Eaton devotes the first fifty-eight pages to surveying the historical areas surrounding the Psalms, delving into such topics as the Psalms’ authors, music, poetry, and divine names and titles, including a look at how the book of Psalms has been viewed through the ages. In the commentary, Eaton follows a simple pattern for each psalm: he offers his own translation; provides introductory remarks on the psalm’s character, position and setting; then proceeds with the commentary, concluding with a holistic appreciation of the psalm and a prayer. For closer study, Eaton has placed notes on textual details, poetic parallels and the views of other scholars in an Appendix.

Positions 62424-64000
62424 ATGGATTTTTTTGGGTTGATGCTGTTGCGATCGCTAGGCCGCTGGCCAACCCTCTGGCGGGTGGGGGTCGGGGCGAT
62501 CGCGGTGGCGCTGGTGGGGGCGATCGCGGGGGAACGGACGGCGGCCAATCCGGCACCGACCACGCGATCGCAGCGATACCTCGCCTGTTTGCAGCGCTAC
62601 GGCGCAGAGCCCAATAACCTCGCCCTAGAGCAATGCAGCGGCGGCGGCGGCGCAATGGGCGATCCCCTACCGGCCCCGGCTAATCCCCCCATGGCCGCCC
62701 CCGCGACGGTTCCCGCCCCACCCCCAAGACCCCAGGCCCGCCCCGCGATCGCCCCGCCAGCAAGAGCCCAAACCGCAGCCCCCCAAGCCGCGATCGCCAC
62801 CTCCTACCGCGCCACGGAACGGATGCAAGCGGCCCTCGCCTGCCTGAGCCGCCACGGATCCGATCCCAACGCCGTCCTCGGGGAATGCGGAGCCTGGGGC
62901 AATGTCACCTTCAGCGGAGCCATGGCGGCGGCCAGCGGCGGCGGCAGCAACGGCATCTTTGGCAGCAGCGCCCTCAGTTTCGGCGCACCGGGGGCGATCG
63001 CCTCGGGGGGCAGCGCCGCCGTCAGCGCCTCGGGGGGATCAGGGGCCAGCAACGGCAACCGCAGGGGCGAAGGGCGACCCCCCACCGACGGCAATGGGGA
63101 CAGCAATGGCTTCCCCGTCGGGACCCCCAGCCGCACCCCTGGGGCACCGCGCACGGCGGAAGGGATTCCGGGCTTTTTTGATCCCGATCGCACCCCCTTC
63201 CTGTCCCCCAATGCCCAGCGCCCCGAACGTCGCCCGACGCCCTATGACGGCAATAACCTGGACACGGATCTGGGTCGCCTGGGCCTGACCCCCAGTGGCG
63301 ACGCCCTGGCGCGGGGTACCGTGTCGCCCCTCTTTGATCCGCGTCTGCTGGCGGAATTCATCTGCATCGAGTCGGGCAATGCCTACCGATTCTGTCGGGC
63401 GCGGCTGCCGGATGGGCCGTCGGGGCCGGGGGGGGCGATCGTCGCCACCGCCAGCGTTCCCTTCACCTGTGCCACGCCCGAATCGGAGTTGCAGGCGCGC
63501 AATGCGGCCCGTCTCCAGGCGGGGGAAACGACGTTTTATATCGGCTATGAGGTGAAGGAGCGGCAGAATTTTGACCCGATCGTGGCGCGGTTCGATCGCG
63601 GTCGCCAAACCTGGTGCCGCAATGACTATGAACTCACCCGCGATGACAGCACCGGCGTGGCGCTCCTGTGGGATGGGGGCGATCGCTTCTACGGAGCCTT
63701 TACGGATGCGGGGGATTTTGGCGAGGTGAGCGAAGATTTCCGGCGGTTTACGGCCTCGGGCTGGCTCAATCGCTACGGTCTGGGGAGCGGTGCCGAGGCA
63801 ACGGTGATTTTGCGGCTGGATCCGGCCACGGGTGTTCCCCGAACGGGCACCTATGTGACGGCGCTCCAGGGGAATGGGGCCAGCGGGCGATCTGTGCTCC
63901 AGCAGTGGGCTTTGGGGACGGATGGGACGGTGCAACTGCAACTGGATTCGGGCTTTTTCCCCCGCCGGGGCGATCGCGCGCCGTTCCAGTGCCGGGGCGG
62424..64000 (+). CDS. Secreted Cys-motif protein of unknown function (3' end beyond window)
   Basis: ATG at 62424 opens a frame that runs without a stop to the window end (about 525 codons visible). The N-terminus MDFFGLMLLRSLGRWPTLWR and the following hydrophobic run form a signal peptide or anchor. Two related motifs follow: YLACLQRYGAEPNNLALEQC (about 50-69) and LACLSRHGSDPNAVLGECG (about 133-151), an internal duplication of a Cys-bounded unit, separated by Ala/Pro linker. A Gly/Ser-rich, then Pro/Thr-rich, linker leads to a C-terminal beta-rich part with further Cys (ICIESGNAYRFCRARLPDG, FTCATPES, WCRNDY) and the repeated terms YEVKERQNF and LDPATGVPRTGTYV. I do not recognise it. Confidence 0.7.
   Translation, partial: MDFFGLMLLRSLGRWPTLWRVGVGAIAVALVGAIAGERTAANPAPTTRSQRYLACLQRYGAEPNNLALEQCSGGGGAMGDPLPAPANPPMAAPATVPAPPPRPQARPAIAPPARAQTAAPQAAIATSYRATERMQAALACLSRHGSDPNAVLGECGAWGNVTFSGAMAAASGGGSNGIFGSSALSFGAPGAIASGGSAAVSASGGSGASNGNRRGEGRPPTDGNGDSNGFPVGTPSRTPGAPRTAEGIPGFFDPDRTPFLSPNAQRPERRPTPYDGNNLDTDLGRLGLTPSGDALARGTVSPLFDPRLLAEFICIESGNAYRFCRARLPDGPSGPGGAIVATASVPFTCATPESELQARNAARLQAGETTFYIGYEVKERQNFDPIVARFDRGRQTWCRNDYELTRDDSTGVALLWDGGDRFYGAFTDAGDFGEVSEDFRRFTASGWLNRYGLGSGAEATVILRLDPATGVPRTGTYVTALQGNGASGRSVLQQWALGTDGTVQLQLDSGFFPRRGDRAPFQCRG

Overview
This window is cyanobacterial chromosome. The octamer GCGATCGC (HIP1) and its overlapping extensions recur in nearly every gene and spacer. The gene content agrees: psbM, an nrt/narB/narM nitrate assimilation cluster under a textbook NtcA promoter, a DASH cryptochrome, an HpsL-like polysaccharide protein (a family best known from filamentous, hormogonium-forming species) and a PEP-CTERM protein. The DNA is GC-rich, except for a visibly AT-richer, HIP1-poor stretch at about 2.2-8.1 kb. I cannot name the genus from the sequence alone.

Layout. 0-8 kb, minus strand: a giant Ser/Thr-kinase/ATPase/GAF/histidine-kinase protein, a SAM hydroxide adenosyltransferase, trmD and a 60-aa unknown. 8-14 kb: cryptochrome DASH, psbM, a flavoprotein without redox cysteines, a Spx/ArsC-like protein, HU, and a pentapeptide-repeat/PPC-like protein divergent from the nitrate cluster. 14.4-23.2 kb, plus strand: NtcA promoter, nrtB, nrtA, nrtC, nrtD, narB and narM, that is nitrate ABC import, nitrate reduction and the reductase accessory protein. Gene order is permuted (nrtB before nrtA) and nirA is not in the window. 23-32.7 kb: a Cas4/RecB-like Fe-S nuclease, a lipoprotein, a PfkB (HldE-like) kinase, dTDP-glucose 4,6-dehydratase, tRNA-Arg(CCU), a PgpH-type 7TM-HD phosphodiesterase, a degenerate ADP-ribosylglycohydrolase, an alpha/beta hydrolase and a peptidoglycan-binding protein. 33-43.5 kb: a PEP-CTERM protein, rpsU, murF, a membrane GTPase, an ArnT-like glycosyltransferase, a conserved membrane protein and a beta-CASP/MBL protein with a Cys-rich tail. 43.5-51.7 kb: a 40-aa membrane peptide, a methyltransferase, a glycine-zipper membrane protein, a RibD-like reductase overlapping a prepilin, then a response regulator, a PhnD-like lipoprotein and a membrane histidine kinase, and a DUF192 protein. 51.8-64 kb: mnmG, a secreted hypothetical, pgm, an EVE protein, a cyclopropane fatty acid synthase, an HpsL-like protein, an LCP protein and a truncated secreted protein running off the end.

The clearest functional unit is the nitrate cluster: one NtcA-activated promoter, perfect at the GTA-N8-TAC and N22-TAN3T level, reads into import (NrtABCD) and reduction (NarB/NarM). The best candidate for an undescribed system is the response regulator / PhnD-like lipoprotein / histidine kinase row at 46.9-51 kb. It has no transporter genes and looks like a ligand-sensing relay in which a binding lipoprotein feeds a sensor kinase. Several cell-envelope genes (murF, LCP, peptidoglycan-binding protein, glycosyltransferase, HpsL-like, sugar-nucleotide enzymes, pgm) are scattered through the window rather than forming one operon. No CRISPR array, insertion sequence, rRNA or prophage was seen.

“New Testament times the idea that David was the main author of the Psalms was taken for granted” (Page 6)
“they are words spoken, we might say, in the presence of God.” (Page 3)
“We have to think of the Psalms, then, as among the great foundational elements of Hebrew religion” (Page 4)
“The Individual’s Songs of Lament (/Complaint), sung by an individual” (Page 18)
“But there is also here the theme of the royal covenant. The generous gestures of the Lord to this single guest are done in the sight of and over against his adversaries; they are demonstrative, warning foes that the Covenant-Lord will protect this his Chosen One.” (Page 124)